You are currently viewing Are Portulacas Poisonous to Dogs? – Portulaca Toxicity

Are Portulacas Poisonous to Dogs? – Portulaca Toxicity

Many dog owners enjoy planting portulacas, also known as moss roses, in their gardens and yards for their colorful, tropical-looking flowers. However, some people wonder if portulacas are poisonous to dogs that may nibble on or ingest parts of the plant.

The main question is: are portulacas poisonous to dogs? While portulacas are not toxic to dogs, they can potentially cause minor digestive upset if dogs eat the flowers or leaves. It’s a good idea to discourage dogs from chewing on or eating large amounts of any ornamental plant. Overall, portulacas are considered non-toxic for dogs, but it’s still smart to keep a close eye on your pet when outside among your garden plants.

What are Portulacas?

Portulaca, also referred to as Purslane is a genus of succulent plants containing over 100 different varieties. Some common types include:

  • Portulaca grandiflora (Moss Rose)
  • Portulaca umbraticola (Wingpod Purslane)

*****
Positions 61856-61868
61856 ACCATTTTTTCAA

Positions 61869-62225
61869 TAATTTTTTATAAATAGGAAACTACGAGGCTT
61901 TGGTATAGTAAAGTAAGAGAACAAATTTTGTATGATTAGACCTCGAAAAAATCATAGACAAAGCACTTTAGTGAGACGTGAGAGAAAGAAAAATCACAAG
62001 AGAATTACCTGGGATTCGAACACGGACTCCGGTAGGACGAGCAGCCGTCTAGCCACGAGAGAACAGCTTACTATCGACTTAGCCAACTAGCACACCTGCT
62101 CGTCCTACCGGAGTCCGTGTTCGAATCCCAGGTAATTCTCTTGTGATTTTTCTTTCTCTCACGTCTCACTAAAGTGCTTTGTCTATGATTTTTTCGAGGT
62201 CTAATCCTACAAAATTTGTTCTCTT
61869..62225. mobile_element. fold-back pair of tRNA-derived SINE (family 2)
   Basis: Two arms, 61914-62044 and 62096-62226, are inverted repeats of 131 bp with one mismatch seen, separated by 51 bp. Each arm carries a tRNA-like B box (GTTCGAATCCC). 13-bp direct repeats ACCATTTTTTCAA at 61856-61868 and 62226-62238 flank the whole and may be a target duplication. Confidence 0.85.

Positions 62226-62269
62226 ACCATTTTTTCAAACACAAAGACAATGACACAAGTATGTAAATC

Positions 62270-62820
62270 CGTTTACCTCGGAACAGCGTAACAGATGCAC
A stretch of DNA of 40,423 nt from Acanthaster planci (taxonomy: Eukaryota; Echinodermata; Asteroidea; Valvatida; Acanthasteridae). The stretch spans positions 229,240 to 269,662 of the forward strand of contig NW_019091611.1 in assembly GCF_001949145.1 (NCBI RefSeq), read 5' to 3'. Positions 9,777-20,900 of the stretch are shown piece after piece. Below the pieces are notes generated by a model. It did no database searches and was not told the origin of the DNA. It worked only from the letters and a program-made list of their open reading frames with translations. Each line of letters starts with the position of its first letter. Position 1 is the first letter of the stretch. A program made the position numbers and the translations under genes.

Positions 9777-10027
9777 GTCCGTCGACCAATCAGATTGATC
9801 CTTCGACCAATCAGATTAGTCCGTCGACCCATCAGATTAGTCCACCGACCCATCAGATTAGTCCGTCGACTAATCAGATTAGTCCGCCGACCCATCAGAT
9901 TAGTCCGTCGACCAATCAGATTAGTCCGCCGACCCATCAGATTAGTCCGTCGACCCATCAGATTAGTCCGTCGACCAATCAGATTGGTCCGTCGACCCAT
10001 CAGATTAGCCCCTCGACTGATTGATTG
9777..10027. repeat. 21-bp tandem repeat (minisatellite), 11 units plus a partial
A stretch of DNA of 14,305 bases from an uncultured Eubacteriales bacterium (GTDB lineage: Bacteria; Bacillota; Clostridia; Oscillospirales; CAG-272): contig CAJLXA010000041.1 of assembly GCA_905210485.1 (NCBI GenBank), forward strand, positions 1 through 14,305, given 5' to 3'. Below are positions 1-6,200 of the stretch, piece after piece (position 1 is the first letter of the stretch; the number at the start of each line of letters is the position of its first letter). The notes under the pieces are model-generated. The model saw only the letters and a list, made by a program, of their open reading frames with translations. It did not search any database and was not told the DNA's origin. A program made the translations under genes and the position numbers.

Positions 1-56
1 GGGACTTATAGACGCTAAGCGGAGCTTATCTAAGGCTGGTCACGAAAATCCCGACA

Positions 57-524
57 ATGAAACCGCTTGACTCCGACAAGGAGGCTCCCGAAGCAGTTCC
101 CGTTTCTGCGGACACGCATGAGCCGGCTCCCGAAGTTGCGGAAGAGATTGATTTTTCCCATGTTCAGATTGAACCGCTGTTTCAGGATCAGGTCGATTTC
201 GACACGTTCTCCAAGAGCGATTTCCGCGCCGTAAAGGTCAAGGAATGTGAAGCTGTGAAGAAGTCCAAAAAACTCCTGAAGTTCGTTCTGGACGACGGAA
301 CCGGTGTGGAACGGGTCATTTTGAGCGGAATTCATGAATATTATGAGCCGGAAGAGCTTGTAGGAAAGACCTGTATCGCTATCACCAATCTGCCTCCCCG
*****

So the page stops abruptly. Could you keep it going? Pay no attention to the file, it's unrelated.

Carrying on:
• Portulaca oleracea (Common Purslane)
  • Portulaca molokiniensis (Molokini Purslane)

These low-growing plants produce colorful, delicate flowers in shades of pink, red, orange, yellow, and white. They thrive in warm, sunny climates.

In addition to ornamental gardens, some portulaca varieties are grown as edible greens and groundcovers. The succulent-like leaves have a tart, acidic flavor.

While Portulacas add vivid color to gardens, they do pose mild toxicity risks to dogs who ingest parts of the plant.

Are Portulacas Poisonous to Dogs?

Portulacas contain certain naturally occurring compounds that can cause toxicity if large quantities are eaten, especially the leaves and stems. Two main culprits are:

Oxalic Acid

All parts of portulacas contain oxalic acid crystals. When ingested, these needle-like crystals can irritate the mouth, tongue, throat, and stomach. In high doses, oxalates can also cause kidney damage.

Many other common garden plants contain oxalates as well, including rhododendrons, rhubarb leaves, and lilies.


Purslane also contains alkaloids like dopamine and noradrenaline. While these compounds don’t normally cause issues in small amounts, large doses can overstimulate the nervous system and heart.